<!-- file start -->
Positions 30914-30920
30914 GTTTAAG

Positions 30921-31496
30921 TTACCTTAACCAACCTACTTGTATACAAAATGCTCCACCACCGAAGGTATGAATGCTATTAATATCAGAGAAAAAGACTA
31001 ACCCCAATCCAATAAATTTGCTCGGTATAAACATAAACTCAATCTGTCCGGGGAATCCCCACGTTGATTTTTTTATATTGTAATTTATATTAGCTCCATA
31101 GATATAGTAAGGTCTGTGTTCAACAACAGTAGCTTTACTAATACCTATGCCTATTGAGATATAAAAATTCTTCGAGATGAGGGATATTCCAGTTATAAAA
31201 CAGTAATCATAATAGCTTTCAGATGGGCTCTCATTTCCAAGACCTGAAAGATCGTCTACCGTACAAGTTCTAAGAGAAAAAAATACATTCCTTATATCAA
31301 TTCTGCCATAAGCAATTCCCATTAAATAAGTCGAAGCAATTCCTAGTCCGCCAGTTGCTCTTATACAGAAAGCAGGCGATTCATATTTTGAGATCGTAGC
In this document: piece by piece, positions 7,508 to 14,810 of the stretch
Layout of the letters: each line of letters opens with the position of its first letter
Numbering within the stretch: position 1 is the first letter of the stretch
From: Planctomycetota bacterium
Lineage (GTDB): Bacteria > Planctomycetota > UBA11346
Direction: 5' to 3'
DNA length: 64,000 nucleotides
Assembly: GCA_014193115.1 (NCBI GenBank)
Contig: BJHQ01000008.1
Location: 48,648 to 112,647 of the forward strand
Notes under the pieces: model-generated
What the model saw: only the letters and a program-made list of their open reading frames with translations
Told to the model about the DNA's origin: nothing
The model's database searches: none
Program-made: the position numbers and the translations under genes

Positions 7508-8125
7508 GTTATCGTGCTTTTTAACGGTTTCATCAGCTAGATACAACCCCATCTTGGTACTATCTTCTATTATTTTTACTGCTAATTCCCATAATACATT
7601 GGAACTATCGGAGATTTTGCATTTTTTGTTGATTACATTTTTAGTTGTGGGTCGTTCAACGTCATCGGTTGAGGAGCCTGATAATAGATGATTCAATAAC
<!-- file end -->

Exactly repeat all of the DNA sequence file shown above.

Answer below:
Positions 30914-30920
30914 GTTTAAG

Positions 30921-31496
30921 TTACCTTAACCAACCTACTTGTATACAAAATGCTCCACCACCGAAGGTATGAATGCTATTAATATCAGAGAAAAAGACTA
31001 ACCCCAATCCAATAAATTTGCTCGGTATAAACATAAACTCAATCTGTCCGGGGAATCCCCACGTTGATTTTTTTATATTGTAATTTATATTAGCTCCATA
31101 GATATAGTAAGGTCTGTGTTCAACAACAGTAGCTTTACTAATACCTATGCCTATTGAGATATAAAAATTCTTCGAGATGAGGGATATTCCAGTTATAAAA
31201 CAGTAATCATAATAGCTTTCAGATGGGCTCTCATTTCCAAGACCTGAAAGATCGTCTACCGTACAAGTTCTAAGAGAAAAAAATACATTCCTTATATCAA
31301 TTCTGCCATAAGCAATTCCCATTAAATAAGTCGAAGCAATTCCTAGTCCGCCAGTTGCTCTTATACAGAAAGCAGGCGATTCATATTTTGAGATCGTAGC
In this document: piece by piece, positions 7,508 to 14,810 of the stretch
Layout of the letters: each line of letters opens with the position of its first letter
Numbering within the stretch: position 1 is the first letter of the stretch
From: Planctomycetota bacterium
Lineage (GTDB): Bacteria > Planctomycetota > UBA11346
Direction: 5' to 3'
DNA length: 64,000 nucleotides
Assembly: GCA_014193115.1 (NCBI GenBank)
Contig: BJHQ01000008.1
Location: 48,648 to 112,647 of the forward strand
Notes under the pieces: model-generated
What the model saw: only the letters and a program-made list of their open reading frames with translations
Told to the model about the DNA's origin: nothing
The model's database searches: none
Program-made: the position numbers and the translations under genes

Positions 7508-8125
7508 GTTATCGTGCTTTTTAACGGTTTCATCAGCTAGATACAACCCCATCTTGGTACTATCTTCTATTATTTTTACTGCTAATTCCCATAATACATT
7601 GGAACTATCGGAGATTTTGCATTTTTTGTTGATTACATTTTTAGTTGTGGGTCGTTCAACGTCATCGGTTGAGGAGCCTGATAATAGATGATTCAATAAC